Bellevue Recovery Begins

The California executive in charge of affordable housing programs for American Insurance Group joined the Attorney General of the Virgin Islands last week in a tour of Bellevue Apartments. They came to inspect storm damage inflicted by two catastrophic storms that crossed St. John last year.

Residents of the duplex apartment complex in Gifft Hill formed a tenants association in April to press complaints about a landlord seemingly unresponsive to the living conditions left in the wake of Hurricanes Irma and Maria. Association president Kenesha Small joined Attorney General Claude Walker and AIG Affordable Housing President Tom Musante on their inspection of stricken units.

Also on hand for the tour were contractors from Shear Construction, recently hired to oversee the mitigation project.

In June, Walker sent a letter to AIG, giving them 30 days to inform the Justice Department about their plans to repair the property.

A tour of four units took place that day. From the outside, the homes at Bellevue look untouched. Small said she has visited almost all of the units since the hurricanes struck in September.

A cleanup of airborne debris and fallen trees after the storm left Bellevue looking in order. But the tidy outward appearance, she said, is not all there is to see.

One of the first units visited by repair crews belongs to Keryn Bryan, who moved in, in 2006. She stood by while visiting officials pushed aside the plastic sheeting to peek into the kitchen.

“I have big holes in the roof,” the tenant said and wondered aloud if unchecked moisture between the walls could harbor mold.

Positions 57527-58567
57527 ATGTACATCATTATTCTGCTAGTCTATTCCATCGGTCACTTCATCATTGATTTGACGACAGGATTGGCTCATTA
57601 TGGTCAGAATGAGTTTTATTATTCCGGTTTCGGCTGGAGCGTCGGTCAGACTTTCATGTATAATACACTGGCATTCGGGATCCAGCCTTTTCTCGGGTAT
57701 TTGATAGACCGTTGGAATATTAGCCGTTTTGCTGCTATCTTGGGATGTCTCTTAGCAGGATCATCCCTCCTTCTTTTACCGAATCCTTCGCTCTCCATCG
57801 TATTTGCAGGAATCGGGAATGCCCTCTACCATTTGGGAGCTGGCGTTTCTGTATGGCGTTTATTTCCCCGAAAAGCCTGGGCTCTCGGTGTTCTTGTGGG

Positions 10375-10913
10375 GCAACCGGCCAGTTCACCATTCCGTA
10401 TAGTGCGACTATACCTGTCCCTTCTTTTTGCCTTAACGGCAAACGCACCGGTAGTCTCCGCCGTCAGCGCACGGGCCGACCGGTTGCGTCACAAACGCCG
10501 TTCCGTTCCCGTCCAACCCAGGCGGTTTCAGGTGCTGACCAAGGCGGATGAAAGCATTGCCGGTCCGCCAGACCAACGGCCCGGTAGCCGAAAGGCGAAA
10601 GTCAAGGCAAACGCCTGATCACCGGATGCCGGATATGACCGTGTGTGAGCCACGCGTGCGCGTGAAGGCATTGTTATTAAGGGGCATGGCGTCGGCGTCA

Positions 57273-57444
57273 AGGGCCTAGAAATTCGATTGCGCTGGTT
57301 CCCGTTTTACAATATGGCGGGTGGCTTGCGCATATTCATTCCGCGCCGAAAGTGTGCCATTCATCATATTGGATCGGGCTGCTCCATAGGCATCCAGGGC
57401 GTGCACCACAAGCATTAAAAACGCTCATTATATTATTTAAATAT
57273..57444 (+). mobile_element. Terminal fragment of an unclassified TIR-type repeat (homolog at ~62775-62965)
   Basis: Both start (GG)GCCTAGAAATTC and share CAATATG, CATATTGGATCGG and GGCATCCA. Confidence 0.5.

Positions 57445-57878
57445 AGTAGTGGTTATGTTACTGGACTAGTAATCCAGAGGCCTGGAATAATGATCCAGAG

Hurricane force winds lifted the roof, allowing sheets of water to stream down the interior walls, Bryan said. The roof stayed on, but she voiced concerns about structural damage, now covered by new sheetrock.

In another unit, a workman used a dry vac to clean out damp debris above a drop ceiling. For those with breathing problems, mold makes a home unlivable, Small said.

But as difficult as life has been for some since the passage of Hurricanes Irma and Maria, Musante defended the decision to allow continuous occupation of available dwellings.

“We’ve left tenants in place because there’s a lack of alternative housing,” he said.

Walker said, after speaking to some tenants, most would prefer to stay home anyway. Residents, in general, said they liked Bellevue and would rather stick it out through the repair phase.

They just want to see the process get started, he said.

“We discussed the rehabilitation plan and it is on track as they have hired a construction firm from New York with boots on the ground, Walker said.

“It was a very good meeting. We were able to meet with a number of the tenants and the contractors and I’m very convinced that this work will be done in a relatively short time. It must be several months before it’s totally done. From what I can see, the work has started and is on its way. The contractors have confirmed that they are committed to getting this job done.”

Bellevue, along with Luvlund Apartments on St. Thomas and Calabash Boom Housing Community, also on St. John, are owned by AIG and were built by Reliance Housing in the 1990s and 2000s.

Musante said Lovelund and Bellevue sustained most of the storm damage, while Calabash Boom fared relatively well.

Musante said he appreciated AG Walker’s taking the time to come out and see the property, and explained why it took AIG so long to begin the renovations. The pace of recovery, island-wide led to a shortage of workers, he said. Likewise, materials being shipped in for repairs are delayed because of the volume of supplies passing through Customs.

Schear General Contractor David Gembala said repair crews were currently deployed on St. Thomas and St. John, with 11 living on site at Bellevue. Schear wants to hire 15 more workers locally, and is planning to bring in 20 more from off-island, Gembala said.

Association president Small thanked those who responded to the resident’s cries. “Our concern was just the time frame. It’s August now and anything could happen,” she said.